addition, it has talc added that facilitates the sanding operation.
SuperFil may be used as a filler for virtually any material including
metal, wood, and fibreglass. The epoxy in SuperFil has been optimized for
the filling process. Micro normally uses resin optimized for the
An important point-when you are mixing filler materials, always mix the
resin and hardener thoroughly prior to adding the filler substance.
A review of the safety issues involving composite construction is in
order. One of the most important issues regarding safety when working with
composites is skin sensitization. Many people become sensitized to resins.
This is more common with epoxy resin than with vinyl ester resin.
Regardless of the type of resin you are using you must protect your skin.
Wear long sleeve shirts and protect your hands using a form of glove. What
type of glove to wear is controversial. Many people can simply use a latex
type glove found in drug stores. However, a number of people are allergic
to the powder often found inside the latex glove. Vinyl gloves are
available and provide a very good alternative to latex. Rubber gloves are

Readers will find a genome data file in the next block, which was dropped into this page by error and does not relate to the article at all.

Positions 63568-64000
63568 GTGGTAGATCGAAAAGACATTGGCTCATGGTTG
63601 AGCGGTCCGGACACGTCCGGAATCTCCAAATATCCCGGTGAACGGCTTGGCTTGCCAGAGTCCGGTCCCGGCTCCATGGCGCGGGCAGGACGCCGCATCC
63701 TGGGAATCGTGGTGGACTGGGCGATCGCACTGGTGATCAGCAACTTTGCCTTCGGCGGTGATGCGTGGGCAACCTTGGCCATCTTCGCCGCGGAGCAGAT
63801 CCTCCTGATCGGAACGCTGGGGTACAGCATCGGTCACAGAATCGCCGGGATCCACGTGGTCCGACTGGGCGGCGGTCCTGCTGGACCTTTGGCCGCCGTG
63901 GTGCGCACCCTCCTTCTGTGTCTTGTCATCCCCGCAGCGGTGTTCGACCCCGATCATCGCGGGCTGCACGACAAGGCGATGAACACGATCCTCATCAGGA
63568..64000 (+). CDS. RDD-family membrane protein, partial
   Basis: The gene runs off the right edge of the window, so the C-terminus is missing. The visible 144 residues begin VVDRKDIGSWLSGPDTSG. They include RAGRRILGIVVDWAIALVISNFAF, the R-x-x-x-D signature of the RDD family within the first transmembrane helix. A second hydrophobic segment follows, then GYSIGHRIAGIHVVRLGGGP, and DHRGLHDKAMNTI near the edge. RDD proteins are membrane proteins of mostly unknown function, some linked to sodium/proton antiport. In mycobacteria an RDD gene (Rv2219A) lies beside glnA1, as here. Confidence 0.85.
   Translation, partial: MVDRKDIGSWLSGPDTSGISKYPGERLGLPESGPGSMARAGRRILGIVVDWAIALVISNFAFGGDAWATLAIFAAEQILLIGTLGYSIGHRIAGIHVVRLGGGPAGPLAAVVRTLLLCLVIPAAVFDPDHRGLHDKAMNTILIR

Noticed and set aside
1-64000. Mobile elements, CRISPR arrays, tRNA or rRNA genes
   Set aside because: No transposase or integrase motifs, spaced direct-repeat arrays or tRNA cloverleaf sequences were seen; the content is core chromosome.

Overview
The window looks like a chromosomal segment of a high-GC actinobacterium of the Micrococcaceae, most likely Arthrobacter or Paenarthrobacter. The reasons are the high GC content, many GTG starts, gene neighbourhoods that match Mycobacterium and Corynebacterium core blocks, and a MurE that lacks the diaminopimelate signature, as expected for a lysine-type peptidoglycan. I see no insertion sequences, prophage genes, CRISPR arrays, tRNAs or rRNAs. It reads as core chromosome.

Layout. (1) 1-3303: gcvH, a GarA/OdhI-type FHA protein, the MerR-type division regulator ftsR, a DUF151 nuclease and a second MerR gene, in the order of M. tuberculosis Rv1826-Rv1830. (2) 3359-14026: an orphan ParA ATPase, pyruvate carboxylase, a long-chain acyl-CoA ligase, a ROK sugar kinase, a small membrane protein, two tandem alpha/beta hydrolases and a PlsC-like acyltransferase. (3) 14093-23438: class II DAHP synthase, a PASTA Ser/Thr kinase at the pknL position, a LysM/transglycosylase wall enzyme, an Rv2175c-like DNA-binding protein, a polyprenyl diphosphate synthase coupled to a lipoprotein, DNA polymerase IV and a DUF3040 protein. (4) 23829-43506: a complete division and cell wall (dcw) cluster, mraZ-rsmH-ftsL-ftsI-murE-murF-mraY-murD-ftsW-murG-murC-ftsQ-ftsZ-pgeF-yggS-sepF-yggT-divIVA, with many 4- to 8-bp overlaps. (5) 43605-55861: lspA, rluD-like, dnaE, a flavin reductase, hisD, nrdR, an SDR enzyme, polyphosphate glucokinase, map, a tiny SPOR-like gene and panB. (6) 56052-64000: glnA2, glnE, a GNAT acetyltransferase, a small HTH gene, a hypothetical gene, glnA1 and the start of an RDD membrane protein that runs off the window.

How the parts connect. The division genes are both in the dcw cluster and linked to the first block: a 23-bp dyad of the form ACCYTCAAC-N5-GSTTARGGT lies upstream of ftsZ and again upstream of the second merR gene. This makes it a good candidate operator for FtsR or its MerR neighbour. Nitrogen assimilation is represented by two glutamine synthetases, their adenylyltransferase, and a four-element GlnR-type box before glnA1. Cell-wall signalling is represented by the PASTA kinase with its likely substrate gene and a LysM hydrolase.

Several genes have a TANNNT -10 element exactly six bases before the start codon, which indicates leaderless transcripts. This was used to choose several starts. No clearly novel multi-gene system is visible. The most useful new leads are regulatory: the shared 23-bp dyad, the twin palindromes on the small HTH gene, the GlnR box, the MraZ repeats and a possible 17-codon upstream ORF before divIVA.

used by many people who place a cotton liner inside the glove. Several
builders use barrier creams such as Invisible Gloves with success. No
matter what you use change gloves often or recoat with creams often. Never
wash your hands with solvents. Use soap and water.
Have adequate ventilation so you are not breathing the fumes from resins.
A small fan will assist in moving the air out of the area. You also should
wear a respirator. This is important when doing layups and also when
mixing fillers. Those tiny spheres of glass called microballoons will do a
number on your lungs if inhaled. Particles of fibreglass resulting from
sanding operations should not be inhaled.
Vinyl ester resins pose a different type of problem. They have chemicals
that should not be mixed together outside of the basic resin chemical. The
catalyst used with vinyl ester, MEKP, is destructive to the eye. A face
shield is preferable to use when mixing MEKP with the vinyl ester resin.
Again, skin sensitization is not as common when working with vinyl ester
as when working with epoxies.
Always acquire and read the Material Safety Data Sheet for the material
you are using. These MSDS sheets will explain the hazards of each type of
resin or solvent you are using.
Finally, mixing too large a quantity of a resin can cause a problem known
as exotherming. The exotherm process is a consequence of the chemical
reaction that takes place as a resin hardens or cures. This chemical
reaction causes heat to be generated which in turn speeds up the chemical
reaction causing even more heat to be generated. If you mix a large batch
of resin you can create an "out-of-control exotherm." The container
holding the resin will get so hot from the chemical reaction that you